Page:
We are constantly under pressure to succeed and do well, to meet expectations and standards- at school, university, at work, in sport and in relationships. When we don’t meet up to our own or others’ standards, it can be hard to handle and can lead to low self-esteem and a lack of self-worth.
As an academic high achiever, I have always set the bar high for myself. The flipside of perfectionism is that I’m never fully content with what I’ve achieved and have a tendency to get frustrated with myself when I make silly mistakes or forget something. Becoming aware of my own limits and acknowledging that things don’t always go to plan has been difficult. I’d always wanted to be an artist, but a period of full-time dedication to this endeavour resulted in disappointment, isolation and a lack of creative drive and motivation. It’s taken time to start accepting that maybe being an artist, for me, doesn’t look the way I thought it would, that a change of direction is not a failure.
God has been gently challenging me lately about all this — reminding me that he expects nothing more of me than surrender. That academic or professional success are not targets He has set for me, that He is only interested in my heart. It’s only when I stop trying, give up and let go- when I admit defeat and reach the end of my abilities — when I well and truly fail- only then am I really where he wants me. Only when my pride in my own endeavours has been properly broken apart can I really accept and understand his love and grace. Knowing that my value in His eyes is as high as it’s ever been when I’m as low as I’ve ever been, and letting that shape the way I see myself, I am slowly learning to be gentler towards myself and to forgive my own mistakes more readily. Where my natural response is shame and frustration, I am trying to be more accepting of imperfection.
But he said to me, “My grace is sufficient for you, for my power is made perfect in weakness.” Therefore I will boast all the more gladly about my weaknesses, so that Christ’s power may rest on me. 10 That is why, for Christ’s sake, I delight in weaknesses, in insults, in hardships, in persecutions, in difficulties. For when I am weak, then I am strong.(2 Corinthians 12:9–10)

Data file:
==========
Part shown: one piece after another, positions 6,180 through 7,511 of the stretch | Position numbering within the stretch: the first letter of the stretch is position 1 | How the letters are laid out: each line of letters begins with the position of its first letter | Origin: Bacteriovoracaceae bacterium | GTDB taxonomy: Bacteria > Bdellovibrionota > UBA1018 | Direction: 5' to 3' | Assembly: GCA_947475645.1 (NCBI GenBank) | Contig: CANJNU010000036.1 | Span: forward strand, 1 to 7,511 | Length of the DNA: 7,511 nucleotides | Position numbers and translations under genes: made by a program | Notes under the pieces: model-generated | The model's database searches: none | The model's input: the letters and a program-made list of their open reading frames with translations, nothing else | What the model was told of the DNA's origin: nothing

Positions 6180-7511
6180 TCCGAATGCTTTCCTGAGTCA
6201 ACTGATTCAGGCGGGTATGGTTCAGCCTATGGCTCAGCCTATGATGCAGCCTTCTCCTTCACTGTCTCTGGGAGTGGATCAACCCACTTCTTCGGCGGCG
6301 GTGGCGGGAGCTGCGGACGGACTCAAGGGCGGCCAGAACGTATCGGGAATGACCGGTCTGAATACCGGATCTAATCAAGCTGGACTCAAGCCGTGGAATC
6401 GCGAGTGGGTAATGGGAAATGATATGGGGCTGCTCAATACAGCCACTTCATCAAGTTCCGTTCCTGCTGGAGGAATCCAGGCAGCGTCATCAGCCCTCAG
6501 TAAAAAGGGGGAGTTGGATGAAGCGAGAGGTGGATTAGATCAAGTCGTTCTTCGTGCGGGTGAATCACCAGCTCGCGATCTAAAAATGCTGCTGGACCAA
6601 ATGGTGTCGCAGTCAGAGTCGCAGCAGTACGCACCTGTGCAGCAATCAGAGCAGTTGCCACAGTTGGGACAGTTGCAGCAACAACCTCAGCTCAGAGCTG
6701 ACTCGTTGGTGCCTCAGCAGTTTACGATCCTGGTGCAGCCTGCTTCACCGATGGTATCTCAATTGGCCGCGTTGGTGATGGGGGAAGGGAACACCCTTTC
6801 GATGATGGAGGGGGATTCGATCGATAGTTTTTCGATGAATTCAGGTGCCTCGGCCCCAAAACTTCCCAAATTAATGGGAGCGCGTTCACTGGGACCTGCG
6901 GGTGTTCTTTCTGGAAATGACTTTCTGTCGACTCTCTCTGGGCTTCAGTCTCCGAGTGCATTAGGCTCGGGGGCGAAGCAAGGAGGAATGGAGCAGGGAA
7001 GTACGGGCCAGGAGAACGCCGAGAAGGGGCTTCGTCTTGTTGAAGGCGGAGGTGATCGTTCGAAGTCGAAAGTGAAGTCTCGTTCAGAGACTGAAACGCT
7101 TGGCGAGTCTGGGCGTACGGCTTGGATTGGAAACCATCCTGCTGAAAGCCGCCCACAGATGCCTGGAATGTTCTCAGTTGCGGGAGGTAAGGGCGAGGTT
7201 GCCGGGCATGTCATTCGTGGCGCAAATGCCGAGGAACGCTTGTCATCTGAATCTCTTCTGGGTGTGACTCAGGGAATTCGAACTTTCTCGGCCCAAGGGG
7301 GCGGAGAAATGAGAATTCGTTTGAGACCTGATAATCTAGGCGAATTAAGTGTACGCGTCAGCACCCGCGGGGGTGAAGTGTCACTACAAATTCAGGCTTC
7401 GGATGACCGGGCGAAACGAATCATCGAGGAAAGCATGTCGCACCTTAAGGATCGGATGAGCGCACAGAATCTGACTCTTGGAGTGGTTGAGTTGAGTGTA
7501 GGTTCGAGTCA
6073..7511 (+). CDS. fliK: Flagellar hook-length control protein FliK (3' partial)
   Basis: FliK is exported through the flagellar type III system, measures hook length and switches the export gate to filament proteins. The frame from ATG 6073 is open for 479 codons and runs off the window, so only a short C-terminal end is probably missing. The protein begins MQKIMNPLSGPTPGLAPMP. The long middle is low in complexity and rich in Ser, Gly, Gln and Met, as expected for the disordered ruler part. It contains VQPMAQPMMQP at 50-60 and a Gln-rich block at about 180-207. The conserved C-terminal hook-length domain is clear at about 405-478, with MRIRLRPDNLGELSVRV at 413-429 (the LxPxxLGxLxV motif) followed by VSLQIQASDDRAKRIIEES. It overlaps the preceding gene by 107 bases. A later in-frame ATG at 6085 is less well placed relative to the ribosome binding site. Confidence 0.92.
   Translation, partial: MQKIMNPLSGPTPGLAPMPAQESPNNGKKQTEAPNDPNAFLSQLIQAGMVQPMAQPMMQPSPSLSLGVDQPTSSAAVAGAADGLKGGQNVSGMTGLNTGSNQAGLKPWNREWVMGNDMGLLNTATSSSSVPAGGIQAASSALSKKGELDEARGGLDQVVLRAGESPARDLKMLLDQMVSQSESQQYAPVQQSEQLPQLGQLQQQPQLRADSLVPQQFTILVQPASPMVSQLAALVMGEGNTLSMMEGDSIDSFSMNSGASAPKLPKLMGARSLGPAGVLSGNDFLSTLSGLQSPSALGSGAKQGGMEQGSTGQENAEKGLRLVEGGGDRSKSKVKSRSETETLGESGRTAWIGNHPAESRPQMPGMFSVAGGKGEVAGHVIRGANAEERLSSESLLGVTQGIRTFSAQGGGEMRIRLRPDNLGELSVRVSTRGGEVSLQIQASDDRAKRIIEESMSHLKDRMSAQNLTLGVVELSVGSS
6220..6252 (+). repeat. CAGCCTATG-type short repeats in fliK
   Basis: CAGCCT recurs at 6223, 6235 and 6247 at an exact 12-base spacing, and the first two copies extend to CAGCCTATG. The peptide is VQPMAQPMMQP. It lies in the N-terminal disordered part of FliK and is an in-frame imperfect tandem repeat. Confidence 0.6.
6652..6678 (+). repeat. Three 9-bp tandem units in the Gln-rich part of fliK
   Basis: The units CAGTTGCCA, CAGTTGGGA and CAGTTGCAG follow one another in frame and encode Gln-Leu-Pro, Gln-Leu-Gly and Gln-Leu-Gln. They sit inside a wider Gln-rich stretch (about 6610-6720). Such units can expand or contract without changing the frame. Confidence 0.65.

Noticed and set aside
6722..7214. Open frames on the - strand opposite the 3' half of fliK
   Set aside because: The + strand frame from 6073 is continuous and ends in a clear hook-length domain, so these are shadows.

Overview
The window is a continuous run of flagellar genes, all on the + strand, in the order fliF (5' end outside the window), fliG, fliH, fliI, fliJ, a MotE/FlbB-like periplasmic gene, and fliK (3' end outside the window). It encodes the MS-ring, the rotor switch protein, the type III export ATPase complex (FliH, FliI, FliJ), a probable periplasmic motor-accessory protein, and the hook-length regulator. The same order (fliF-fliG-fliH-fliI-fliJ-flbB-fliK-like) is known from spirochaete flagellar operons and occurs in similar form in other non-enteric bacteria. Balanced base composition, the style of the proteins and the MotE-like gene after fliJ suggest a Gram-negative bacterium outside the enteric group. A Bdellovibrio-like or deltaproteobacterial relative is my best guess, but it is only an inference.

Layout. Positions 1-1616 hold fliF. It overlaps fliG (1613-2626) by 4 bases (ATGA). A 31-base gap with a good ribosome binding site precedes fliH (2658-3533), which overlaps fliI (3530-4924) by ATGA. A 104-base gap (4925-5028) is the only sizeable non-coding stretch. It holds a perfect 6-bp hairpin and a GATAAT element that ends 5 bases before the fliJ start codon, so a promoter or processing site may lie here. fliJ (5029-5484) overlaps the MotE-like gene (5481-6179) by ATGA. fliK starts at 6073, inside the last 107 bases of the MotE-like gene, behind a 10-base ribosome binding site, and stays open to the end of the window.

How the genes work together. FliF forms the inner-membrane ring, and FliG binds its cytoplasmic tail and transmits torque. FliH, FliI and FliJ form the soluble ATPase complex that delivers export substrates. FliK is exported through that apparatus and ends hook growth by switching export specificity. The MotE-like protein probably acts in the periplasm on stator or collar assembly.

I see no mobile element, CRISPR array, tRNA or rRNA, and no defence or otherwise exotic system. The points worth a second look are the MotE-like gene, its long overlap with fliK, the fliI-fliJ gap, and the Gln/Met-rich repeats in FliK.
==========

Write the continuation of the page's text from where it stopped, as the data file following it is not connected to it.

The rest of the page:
My flesh and my heart may fail, but God is the strength of my heart and my portion forever. (Psalm 73:26)
I have been trying to explore some of these thoughts creatively- so far my experiments are unresolved, inconsistent and unfinished. But I have decided that that is ok, and perhaps appropriate. I am exploring what a difference it makes if I give myself permission to do things badly or at least imperfectly. To not worry if my work is sometimes mediocre, amateurish or unoriginal. Surely it is better to be creating something unexceptional than to do nothing out of fear that it won’t be good enough? The practice and process of creating is the only way to develop these skills.
Kintsugi is the Japanese art of repairing broken pottery with lacquer dusted or mixed with powdered gold, silver, or platinum, As a philosophy, it treats breakage and repair as part of the history of an object, rather than something to disguise. Similarly, Christ’s redemption increases our value, his grace and mercy being the gold repairing our brokenness.
Surely it is better to be creating something unexceptional than to do nothing, out of fear that it won’t be good enough? The practice and process of creating is the only way to develop these skills.
With this as my inspiration I am currently working on a series of canvases, which I am calling ‘Riven’, as a way of exploring the themes of failure and acceptance, damage and repair, beauty and brokenness. Each canvases’ surface has been cut or punctured in some way, some I then ‘repair’ using materials such as silk and gold thread to accentuate the value and beauty of the healing process. Others I am leaving broken, allowing the cracks and fissures to stand alone as my artistic impact on the canvas.
I’m a broken pot,
cracked and shattered
Unable to contain, to hold
You gather me up
Reassemble and repair
Fusing my fissures with gold
This article was replicated by permission from Sarah Ann Davies' blog on Medium.